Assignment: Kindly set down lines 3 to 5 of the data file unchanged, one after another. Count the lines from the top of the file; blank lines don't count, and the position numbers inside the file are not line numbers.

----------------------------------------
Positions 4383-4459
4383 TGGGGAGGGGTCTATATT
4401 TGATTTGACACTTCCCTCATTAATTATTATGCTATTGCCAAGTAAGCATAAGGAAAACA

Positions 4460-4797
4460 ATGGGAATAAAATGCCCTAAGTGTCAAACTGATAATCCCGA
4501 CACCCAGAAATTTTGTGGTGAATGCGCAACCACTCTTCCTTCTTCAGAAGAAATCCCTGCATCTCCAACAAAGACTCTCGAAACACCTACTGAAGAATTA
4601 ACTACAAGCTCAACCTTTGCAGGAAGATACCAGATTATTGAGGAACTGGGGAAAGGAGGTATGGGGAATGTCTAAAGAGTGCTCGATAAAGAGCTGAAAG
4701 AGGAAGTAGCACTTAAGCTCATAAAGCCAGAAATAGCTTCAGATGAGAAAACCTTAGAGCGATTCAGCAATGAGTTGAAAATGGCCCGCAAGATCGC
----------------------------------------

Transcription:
4401 TGATTTGACACTTCCCTCATTAATTATTATGCTATTGCCAAGTAAGCATAAGGAAAACA

Positions 4460-4797
4460 ATGGGAATAAAATGCCCTAAGTGTCAAACTGATAATCCCGA